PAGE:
Chapter 1:

Soul #6^7

A Fleeting Soul

Thanatos lives.

Known as Grim Reapers in children's fairy tales. Or Shinigami, or simply, Death. From hundreds of cultures and through hundreds of gossips the people learned that Thanatos is a shapeshifter. 

He can be a lightning strike today, and a tsunami tomorrow.

Or a human.

In this world where technology and nature coexist as friend and foe, people from a variety of backgrounds will have different things to say about Thanatos. 

They say he acts as a beacon of hope for those given an unfair chance in life. To those barely breathing be it body and or mind, he is a savior. 

Yet to those fawning over Eros’ beauty, the depiction of Thanatos is invasive. He is illustrated in ways that infiltrates gullible minds, seen as a monster or a demon who encourages fear. Some individuals knocking at Thanatos' door would challenge him in a game of chess, hoping to be one of the lucky winners who can escape fate. 

But ultimately, all of Eros’ creations will come to an end.

Leaving Thanatos alone.

"So, what do ya think?" asked the girl with a beanie too big for her head. She was only a high school student, yet wore a face more suited of a woman going through menopause. 

I sat next to her, my eyes glanced at the horizon in front of us. We had gone through this conversation so many times, but somehow the passion in her voice remained strong. 

"For the eighty seventh time, please don't overthink it," I said, "Your friends are looking out for you. Telling you to stop talking about Thanatos this Thanatos that... cuz now it sounds you long for suicide."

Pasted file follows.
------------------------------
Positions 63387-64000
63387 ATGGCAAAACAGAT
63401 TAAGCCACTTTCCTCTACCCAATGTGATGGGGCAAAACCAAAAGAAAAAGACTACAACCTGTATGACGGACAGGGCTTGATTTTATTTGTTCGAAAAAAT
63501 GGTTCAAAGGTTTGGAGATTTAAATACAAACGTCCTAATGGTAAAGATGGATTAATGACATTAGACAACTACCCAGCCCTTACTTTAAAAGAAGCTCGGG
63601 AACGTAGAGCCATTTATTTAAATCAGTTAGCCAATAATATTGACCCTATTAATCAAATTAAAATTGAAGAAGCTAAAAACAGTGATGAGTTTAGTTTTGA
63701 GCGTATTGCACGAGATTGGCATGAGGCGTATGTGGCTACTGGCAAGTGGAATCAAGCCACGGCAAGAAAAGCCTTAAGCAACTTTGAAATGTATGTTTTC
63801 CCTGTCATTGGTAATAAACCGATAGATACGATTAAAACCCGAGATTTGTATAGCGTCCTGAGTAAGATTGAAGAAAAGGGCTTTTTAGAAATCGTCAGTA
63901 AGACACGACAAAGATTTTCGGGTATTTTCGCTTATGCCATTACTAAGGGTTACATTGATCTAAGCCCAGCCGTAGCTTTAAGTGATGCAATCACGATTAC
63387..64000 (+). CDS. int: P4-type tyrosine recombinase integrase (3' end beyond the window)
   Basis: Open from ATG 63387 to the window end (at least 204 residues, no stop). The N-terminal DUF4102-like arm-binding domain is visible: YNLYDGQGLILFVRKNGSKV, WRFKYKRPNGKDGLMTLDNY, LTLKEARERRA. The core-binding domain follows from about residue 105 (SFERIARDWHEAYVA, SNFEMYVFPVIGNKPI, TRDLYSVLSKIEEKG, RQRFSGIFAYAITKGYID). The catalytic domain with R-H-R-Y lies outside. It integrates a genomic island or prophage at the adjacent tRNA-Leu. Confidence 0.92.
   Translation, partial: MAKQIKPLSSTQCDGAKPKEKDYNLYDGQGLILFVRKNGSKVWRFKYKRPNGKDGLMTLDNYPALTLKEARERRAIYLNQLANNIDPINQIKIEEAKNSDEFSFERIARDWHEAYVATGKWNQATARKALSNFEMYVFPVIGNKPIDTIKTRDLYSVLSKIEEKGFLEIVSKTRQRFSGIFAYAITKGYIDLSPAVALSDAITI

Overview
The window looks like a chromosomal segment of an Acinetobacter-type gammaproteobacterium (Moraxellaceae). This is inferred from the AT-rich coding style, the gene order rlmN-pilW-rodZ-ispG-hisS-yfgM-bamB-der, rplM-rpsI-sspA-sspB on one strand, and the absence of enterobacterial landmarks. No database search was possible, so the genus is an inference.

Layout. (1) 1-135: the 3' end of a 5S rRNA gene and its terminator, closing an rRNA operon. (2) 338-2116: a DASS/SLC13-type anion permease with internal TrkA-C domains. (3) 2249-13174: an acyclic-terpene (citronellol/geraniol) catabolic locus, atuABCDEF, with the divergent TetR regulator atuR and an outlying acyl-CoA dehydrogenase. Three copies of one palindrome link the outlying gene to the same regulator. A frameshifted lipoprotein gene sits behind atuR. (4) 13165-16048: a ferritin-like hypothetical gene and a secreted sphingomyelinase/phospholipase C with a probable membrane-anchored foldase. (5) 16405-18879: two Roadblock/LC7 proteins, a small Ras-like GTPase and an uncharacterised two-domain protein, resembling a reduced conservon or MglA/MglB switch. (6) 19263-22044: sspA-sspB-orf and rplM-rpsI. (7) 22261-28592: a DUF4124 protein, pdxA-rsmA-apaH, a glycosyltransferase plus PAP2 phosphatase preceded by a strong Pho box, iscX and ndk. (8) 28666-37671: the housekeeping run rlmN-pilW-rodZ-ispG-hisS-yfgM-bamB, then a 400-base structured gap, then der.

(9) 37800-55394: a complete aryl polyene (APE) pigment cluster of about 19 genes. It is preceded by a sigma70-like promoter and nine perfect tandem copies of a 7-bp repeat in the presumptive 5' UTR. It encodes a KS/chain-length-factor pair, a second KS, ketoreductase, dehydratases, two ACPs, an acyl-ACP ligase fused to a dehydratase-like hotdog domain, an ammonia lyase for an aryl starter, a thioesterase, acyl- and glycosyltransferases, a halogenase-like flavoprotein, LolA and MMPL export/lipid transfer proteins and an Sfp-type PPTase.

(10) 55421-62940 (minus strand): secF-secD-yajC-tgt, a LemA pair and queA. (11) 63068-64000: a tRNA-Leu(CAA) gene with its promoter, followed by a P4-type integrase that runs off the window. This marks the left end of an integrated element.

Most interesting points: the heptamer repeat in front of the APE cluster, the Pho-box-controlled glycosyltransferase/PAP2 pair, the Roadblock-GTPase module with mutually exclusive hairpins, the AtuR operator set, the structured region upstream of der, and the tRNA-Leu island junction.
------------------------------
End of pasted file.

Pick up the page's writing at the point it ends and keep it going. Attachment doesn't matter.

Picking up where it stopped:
"If I am, what of it?" she pouted, "Heh, I'm surprised ya aren't the type to say why finding the idea of death interesting makes me mentally ill."

"Cuz I'm all too familiar with this, love. You don't think I get depressed too after hearing your spill?"

"Oh. Well, double suicide?"

"Not funny."

She poked my face. "Eh? Now you're backing out? Somebody out there making your life worth living? Better be me."

She attempted to remain flirtatious despite us dating for who knows how long. And despite the longevity of our relationship, her obsession with free falling never dissipated.

Call me stubborn, but when I first laid my eyes on her, I tried to be an "I can fix her" guy. But this turned to the both of us in need of fixing. 

I stood up and wiped my hands on my pants to rid the penetrating dirt. School ended several hours prior, and it was our daily thing to sit at the rooftop admiring the sunset. It was her way of finding a reason to live, to marvel at the smallest things. 

To have enough air to breathe and the energy to find herself dancing in a field of flowers tomorrow, she'd say. 

Poppies were her favorite. The row of plants resting at the rooftop left by the garden club were by coincidence, poppies.

She got up and headed towards them. The garden club had lousy members, and perhaps they had forgotten about the flowers. Sometimes, I'd accompany her to water the poppies during lunch hours. We could've been honorary members. 

"Awh man," she kneeled in front of them, "looks like they've seen better days."

She took a deep breath and adjusted the beanie, which proved to be futile as it sunk back to its original position. I giggled and adjusted it for her, ending it with a forehead kiss. 

"And you will see better days too," I smiled, "I know things are tough. I know people don't see things the way you do. Lectures don't mean anything. They can say all they want about saving yourself and why everything has a reason, but whatever you do, I'm here. Talk to me."

"And yet, double suicide isn't an option."

"Except that."

"Man, can't even let a girl's dreams come true."

"Sorry, love."